Pop-Culture | Posted by Becka W on 05/24/2011
Bossypants: Why We Should All Bask In The Wisdom Of Tina Fey
Tina Fey is awesome. This is not new information. She’s hilarious, successful, and still dedicated to her family. Fey seems genuine and grounded, which is always nice to see in famous people, who I typically imagine snapping for servants on a beach in Cabo, drinking some sort of pink-colored beverage. I read her memoir (of life so far), Bossypants, like, as Mindy Kaling said, “a grown woman’s Twilight” – before I knew it, it was 5 AM, I was giggling to myself surrounded by Diet Coke cans, and my roommate had her pillow over her face, attempting to block out the light from my lamp.
Aside from being insomnia-inducing, Bossypants has some awesome nuggets of genius-wisdom about growing up, womanhood, feminism, motherhood, and women in the workplace without feeling preachy or overdone. She knows that we should have a sense of humor about this stuff while still taking it seriously.
Just to give you guys a taste, I highlighted my four favorite quotes from the books that either made me literally laugh out loud or give a second thought to something I normally don’t think about much (or both!).
At a seminar taught by the author of Queen Bees and Wannabees (the inspiration for Mean Girls), women were asked when they first felt like a grown woman and not a girl:
“Almost everyone first realized they were becoming a grown woman when some dude did something nasty to them…There were pretty much zero examples like ‘I first knew I was a woman when my mother and father took me out to dinner to celebrate my success on the debate team.’ It was mostly men yelling shit from cars. Are they a patrol sent out to let girls know they’ve crossed into puberty? If so, it’s working…I was walking home alone from school and I was wearing a dress. A dude drove by and yelled ‘Nice tits.’ Embarassed and enraged, I screamed after him ‘Suck my dick!’ Sure, it didn’t make any sense, but at least I didn’t hold in my anger.”
On men who claim “women aren’t funny”:
“Unless one of these men is my boss, it’s irrelevant…When faced with sexism or ageism or lookism or even really aggressive Buddhism, ask yourself the following question: ‘Is this person between me and what I want to do?’ If the answer is no, ignore it and move on.”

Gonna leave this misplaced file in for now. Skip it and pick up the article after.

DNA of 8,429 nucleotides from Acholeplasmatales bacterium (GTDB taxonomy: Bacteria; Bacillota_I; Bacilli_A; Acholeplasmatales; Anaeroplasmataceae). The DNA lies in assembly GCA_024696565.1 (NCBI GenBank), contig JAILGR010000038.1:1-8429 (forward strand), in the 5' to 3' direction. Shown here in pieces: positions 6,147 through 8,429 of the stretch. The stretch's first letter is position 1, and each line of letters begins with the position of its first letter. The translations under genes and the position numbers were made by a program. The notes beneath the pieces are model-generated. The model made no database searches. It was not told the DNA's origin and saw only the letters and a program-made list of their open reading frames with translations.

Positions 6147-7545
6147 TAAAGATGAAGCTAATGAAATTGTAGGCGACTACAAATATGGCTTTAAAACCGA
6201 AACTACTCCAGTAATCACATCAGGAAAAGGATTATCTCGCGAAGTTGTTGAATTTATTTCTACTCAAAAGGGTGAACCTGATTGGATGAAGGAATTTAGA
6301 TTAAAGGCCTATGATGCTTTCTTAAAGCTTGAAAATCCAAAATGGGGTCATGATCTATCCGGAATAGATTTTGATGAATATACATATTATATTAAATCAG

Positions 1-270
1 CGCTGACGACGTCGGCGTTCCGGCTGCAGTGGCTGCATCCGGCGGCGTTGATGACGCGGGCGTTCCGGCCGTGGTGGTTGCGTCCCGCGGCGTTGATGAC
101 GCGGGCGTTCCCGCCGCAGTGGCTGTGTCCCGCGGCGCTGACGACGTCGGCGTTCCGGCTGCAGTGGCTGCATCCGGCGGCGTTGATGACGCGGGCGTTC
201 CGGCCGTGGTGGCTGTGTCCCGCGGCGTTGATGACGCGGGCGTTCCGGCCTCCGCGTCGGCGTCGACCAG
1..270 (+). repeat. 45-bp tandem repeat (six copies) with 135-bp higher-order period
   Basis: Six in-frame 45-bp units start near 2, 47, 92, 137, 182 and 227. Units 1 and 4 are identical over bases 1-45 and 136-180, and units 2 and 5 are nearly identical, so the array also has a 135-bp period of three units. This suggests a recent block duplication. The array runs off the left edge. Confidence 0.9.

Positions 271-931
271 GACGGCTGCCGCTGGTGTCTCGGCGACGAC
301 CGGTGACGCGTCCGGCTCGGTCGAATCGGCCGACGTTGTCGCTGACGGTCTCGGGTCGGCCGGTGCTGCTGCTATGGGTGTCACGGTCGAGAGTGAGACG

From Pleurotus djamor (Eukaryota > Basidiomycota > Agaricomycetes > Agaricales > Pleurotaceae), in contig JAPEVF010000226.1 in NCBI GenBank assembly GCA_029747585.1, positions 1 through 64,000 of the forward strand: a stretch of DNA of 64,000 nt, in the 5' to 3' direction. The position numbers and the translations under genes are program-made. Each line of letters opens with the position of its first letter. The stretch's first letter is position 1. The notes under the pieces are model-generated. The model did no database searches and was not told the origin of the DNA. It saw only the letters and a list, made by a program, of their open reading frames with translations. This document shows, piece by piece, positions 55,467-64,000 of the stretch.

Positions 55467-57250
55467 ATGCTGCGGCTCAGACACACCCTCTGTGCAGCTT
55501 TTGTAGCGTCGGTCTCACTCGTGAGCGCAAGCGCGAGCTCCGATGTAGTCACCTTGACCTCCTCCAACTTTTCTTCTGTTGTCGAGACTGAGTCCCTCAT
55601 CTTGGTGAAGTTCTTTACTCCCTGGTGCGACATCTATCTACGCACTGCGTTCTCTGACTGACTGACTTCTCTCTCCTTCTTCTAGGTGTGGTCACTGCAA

“The sketch could have been a dumb catfight between two female candidates. What Seth and Amy wrote, however, was two women speaking out together against sexism in the campaign. In real life these women experienced different sides of the same sexism coin. People attempted to marginalize these women based on their gender. Amy’s line ‘Although it is never sexist to question female politicians’ credentials’ was basically the thesis statement for everything we did over the next six weeks. Not that anyone noticed. You all watched a sketch about feminism and you didn’t even realize it because of all the jokes. It’s like when Jessica Seinfeld puts spinach in kids’ brownies. Suckers!”
You get the idea. Fey is not only a great writer and a gifted comedian, but a smart woman who understands the importance of feminism and enacting feminist change in our society. In short: she gets it. As someone who is interested in writing and writing for comedy, I was inspired by her story and how hard she works at a job she clearly loves so much. Her passion for comedy and writing is clear, and she acknowledges that this is her dream job, and is excellent at putting things in perspective. She knows how to make fun of herself without being self-hating, and how to make fun of everybody without being rude. She’s amazingly talented, and everybody should read her book immediately for some inspiration, wisdom, insight, and most importantly, laugh-out-loud fun. Right now. What are you still doing reading this? Go get her book immediately. It’s only $13.97 on Amazon.
Becka also writes for her own blog, Becka Tells All.
Read other posts about: book recommendations, books, female comedians, female stereotypes, female writers, Feminism, feminist books, gender stereotypes, motherhood, Queen Bees and Wannabees, Sarah Palin, Tina Fey, Tina Fey Sarah Palin, women in comedy, women in the workplace
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